Good Investments
that are Right for You

DO I NEED A BUDGET?

Budget Concept

If you don’t know where you want to go, then it doesn’t matter which path you take,” said the Cheshire Cat in Lewis Carroll’s classic novel, Alice in Wonderland.

The same can be said about your money. If you don’t create a budget, how will you know what your money can do for you?

“We’ve seen amazing things happen when families commit to limiting debt and controlling spending—knowing where their money goes,” wrote Mick Owens in his popular book, Diamond of Life: The Five P’s of Success and Significance. “Having reviewed spending of over 7,000 budgets over the past 45 years, it is amazing to note that the average family can’t find 10–15% of their previous year’s income when asked to do a 12-month look back to see where their money went.”

“Honor the Lord with your wealth, with the firstfruits of all your crops; then your barns will be filled to overflowing, and your vats will brim over with new wine.”—Proverbs: 3:9-10

Think of a budget as your family’s cash flow statement. It’s the document that provides insights into all your family’s cash inflows and summarizes all its cash outflows. A budget can help you pursue a wide range of financial milestones, such as creating a travel fund, buying a vacation retreat for your family, or building assets for your estate strategy.

Here’s how to start a budget in five quick steps:1

  1. Add up your net income. In other words, calculate your take-home pay. Your net income will be after taxes and after any other deductions, such as health insurance and retirement plan contributions.
  2. List your monthly expenses. Account for the big items, such as rent or mortgage payments, car payments, and groceries. But don’t forget the smaller items, such as gym membership fees and utility payments.
  3. Determine if expense is fixed or variable. While your mortgage payment may be fixed, other expenses will be variable. For example, if dining out is one of your monthly expenses, you can anticipate this will be variable from month to month.
  4. Determine the monthly average for variable expenses. With groceries, for example, take your total expense for the past three months and divide it by three. If the number is $368, consider rounding up to $400 for simplicity.
  5. Make adjustments. If your expenses are higher than your net income, some adjustments may be needed. On the other hand, if you have extra money, you will have some choices to make about the income.

Pro Tip: “Put a minimum of 10% of your gross income to work in the Bible-believing church of your choice,” wrote Mick. “I further encourage you to become rich toward God, holding everything with loose hands.”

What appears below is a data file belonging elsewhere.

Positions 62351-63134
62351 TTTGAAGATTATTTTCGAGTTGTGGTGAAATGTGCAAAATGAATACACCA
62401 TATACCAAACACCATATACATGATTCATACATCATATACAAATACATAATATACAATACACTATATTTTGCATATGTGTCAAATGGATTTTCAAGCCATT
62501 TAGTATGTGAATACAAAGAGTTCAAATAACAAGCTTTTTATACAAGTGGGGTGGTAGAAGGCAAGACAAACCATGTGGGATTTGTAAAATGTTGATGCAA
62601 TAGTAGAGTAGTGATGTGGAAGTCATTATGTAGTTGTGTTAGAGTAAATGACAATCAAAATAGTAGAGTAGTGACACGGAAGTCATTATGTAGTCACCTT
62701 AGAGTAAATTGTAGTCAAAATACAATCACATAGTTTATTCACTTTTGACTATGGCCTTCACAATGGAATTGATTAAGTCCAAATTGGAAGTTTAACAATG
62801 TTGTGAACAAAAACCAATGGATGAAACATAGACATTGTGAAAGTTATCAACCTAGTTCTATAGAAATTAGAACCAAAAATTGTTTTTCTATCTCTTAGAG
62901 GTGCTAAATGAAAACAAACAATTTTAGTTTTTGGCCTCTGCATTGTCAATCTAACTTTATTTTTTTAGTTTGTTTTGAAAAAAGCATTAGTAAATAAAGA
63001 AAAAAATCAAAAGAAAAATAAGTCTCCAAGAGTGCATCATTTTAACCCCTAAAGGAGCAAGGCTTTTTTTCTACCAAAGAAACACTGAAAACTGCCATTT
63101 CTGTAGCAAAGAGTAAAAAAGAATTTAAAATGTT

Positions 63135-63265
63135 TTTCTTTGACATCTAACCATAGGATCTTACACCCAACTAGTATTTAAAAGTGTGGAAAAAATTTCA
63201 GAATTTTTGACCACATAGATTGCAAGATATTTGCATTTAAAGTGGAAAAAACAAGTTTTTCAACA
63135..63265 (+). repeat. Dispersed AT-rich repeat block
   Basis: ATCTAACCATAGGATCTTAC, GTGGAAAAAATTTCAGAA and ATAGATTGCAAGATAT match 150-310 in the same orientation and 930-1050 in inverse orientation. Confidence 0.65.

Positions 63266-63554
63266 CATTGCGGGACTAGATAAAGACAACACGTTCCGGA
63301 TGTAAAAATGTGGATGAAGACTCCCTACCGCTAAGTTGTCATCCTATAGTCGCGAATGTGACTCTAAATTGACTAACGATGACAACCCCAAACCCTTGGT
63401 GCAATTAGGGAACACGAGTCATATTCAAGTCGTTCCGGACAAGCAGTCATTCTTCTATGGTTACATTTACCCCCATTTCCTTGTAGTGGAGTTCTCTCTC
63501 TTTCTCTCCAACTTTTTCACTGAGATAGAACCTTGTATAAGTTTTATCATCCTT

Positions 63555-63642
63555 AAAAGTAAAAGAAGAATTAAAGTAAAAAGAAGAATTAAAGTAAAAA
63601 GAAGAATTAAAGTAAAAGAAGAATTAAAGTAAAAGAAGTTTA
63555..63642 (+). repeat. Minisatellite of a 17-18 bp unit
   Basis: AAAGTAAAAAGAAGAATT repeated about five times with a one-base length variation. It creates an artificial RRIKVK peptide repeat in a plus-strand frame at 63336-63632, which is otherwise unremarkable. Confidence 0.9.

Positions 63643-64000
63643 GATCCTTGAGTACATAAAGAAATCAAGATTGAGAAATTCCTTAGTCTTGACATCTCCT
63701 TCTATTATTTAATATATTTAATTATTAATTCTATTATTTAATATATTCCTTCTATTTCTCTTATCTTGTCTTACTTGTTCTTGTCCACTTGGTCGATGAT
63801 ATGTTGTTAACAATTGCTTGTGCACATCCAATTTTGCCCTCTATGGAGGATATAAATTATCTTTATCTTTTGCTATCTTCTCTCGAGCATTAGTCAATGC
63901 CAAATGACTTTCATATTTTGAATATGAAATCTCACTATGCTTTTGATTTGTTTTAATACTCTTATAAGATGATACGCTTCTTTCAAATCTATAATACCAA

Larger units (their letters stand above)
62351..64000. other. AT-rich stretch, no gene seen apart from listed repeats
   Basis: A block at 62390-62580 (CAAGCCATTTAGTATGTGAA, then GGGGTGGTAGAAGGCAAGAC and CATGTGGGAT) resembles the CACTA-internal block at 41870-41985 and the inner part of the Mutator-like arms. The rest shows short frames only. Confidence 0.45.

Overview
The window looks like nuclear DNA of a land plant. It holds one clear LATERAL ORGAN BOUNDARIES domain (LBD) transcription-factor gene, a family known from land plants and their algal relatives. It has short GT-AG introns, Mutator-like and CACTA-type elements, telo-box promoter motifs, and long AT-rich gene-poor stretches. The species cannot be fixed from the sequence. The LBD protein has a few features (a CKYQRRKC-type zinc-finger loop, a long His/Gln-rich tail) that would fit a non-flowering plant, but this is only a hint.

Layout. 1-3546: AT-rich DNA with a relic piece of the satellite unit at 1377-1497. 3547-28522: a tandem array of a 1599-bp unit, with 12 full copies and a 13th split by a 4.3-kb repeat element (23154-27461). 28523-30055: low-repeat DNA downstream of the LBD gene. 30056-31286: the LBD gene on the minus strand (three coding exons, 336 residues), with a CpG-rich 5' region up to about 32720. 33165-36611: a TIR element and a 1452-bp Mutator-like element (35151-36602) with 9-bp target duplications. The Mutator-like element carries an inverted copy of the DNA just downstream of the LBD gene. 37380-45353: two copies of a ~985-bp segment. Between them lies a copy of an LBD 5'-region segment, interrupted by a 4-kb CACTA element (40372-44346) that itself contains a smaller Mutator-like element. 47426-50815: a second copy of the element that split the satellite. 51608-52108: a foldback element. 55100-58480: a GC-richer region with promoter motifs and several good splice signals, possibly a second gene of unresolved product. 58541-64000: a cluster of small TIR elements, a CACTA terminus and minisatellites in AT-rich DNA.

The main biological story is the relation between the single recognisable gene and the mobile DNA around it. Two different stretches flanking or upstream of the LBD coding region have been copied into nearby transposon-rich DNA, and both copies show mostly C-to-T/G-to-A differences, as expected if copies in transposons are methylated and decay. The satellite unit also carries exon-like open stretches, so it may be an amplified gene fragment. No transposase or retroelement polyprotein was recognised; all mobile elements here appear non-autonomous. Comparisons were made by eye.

Other Choices for Your Charitable Contributions

Here are 4 non-profit ministries that would welcome your support!

Within the picture there are the four listed non-profit ministries. The first on the list is Cross America and there goal is to send a cross to every home in America, crossamerica.net. The next on the list is DadCamp and there goal is build stronger fathers who build stronger children, dadcamp.info. The third origination on the list is Nehemiah International Ministry and there goal is to equip and train pastors, leaders, local entrepreneurs and future generation, nehemiahinternationalministry.com. The last origination is National Network of Youth Ministries and there goal is to provide prayers for every school in America. 

If you like the idea of creating a budget but don’t know where to begin, please contact us. We have several documents and spreadsheets that can help you get started. We can also show you some illustrations of how others have created a budget by using our tools.

  1. CNBC.com, September 8, 2022 https://www.cnbc.com/select/how-to-create-a-budget-guide/

Other Recent Articles

Quiz: Tax Facts

One benefit to self-insurance is that you can pocket money that you have paid in insurance premiums. Learn more about whether self-insurance is a concept you'd like to explore further with your financial adviser.

Estate Tax Law Changes at the End of 2025

One benefit to self-insurance is that you can pocket money that you have paid in insurance premiums. Learn more about whether self-insurance is a concept you'd like to explore further with your financial adviser.

Should We Consider an Individual Living Trust or a Family Trust?

One benefit to self-insurance is that you can pocket money that you have paid in insurance premiums. Learn more about whether self-insurance is a concept you'd like to explore further with your financial adviser.

Estate Tax Law Changes at the End of 2025

One benefit to self-insurance is that you can pocket money that you have paid in insurance premiums. Learn more about whether self-insurance is a concept you'd like to explore further with your financial adviser.

Should We Consider an Individual Living Trust or a Family Trust?

One benefit to self-insurance is that you can pocket money that you have paid in insurance premiums. Learn more about whether self-insurance is a concept you'd like to explore further with your financial adviser.

Asset Allocation vs. Diversification: What’s the Difference?

One benefit to self-insurance is that you can pocket money that you have paid in insurance premiums. Learn more about whether self-insurance is a concept you'd like to explore further with your financial adviser.